Wolff Considering Temporary Bay Area Ballpark Famed MLB Surgeon Frank Jobe Dies At 88 Devils Slip To 27th In Attendance RSNs Pushing MLB For Streaming Rights MLB Happy With Early Replay Results McCarver To Call 30 Cardinals Games Manziel Signs Multiyear Deal With Nike Indians See Slight Increase In Season-Tickets Nike's Parker Talks Innovation, Competition Could MLB Labor Tension Jeopardize WBC?
Upcoming Conferences and Events
SBD/31/Sponsorships Advertising Marketing
WHERE WILL THE SPONSORS GO AFTER THE LABOR STRIFE?
Published October 31, 1994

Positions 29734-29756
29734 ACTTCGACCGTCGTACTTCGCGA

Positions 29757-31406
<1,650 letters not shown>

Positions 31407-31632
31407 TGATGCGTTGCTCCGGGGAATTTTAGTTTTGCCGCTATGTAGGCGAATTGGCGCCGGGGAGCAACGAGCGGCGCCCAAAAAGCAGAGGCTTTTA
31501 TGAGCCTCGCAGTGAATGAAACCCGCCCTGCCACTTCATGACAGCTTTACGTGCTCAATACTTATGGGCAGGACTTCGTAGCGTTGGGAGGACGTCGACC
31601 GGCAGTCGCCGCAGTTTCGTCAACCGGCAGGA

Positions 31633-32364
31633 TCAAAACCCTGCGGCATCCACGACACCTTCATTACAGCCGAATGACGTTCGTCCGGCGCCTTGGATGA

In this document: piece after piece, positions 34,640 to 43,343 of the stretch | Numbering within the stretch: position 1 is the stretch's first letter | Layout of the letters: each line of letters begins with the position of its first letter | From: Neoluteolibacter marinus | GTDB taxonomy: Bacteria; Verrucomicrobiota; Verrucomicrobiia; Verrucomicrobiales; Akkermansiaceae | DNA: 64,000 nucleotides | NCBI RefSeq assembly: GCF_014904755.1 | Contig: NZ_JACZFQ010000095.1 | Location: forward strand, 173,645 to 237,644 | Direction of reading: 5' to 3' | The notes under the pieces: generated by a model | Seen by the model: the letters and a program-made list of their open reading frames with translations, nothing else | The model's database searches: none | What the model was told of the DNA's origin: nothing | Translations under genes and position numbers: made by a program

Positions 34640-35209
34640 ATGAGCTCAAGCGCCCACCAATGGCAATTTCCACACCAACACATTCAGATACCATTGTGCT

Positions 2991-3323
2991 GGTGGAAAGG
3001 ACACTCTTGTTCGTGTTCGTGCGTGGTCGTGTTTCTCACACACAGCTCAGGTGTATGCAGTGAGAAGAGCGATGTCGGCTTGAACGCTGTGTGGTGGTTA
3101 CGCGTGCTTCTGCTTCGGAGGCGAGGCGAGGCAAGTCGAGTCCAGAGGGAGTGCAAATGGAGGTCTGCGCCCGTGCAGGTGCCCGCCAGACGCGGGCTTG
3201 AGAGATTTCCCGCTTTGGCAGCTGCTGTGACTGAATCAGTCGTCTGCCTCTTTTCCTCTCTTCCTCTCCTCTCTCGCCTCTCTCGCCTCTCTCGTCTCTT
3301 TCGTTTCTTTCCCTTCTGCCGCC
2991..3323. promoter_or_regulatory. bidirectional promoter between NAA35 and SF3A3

This morning's USA TODAY looks at where major sports sponsors will spend their money in the future. "Off-the-field labor disputes threaten to unravel the marketing plans of companies that are planning to spend an estimated" $2.9B this year on pro sports sponsorships. Nike, which earlier this year announced an NHL sponsorship, "now says it is no longer content to make team sports its marketing base." Nike Dir of Advertising Joe McCarthy says the company may lean toward "sports that stress individual athletics," like running and tennis. Coca-Cola last had a national baseball promotion in '93, but they will not plan a similar event for '95 "unless it is certain a season will be played." Thrifty Car Rental "quietly ended" its 6-year relationship with the NHL shortly after the season was postponed. Thrifty's VP/Marketing Bob Dimmick insists the lockout "was just a minor ripple" in that decision. MCI, a major MLB sponsor, "will look closely at the angry reaction the sports received from more than 2,000 fans" MCI polled earlier this month. Tadd Seitz, chair of Scotts, a lawn and garden supply company and a baseball sponsor, said his company "will follow the fans" (Bruce Horovitz, USA TODAY, 10/31). WHAT THE TEAMS FACE: As baseball enters its "money season," which includes selling ticket plans and advertising for next season, Mark Maske of the WASHINGTON POST writes, "It has become survival of the fittest for baseball. For the popular successful teams, the going has not yet been all that tough. Season ticket holders and would-be advertisers know that if they relinquish their place, others are waiting to jump in. But for struggling franchises, it's a different story." Advertisers are also wary. Dennis Lehman, the Indians Exec VP/Business, on advertisers: "They want some assurances, even more so than our ticket- holders." Maske notes that major baseball advertisers, such as beer and car companies, have "plenty of other places to put their ads" (WASHINGTON POST, 10/29).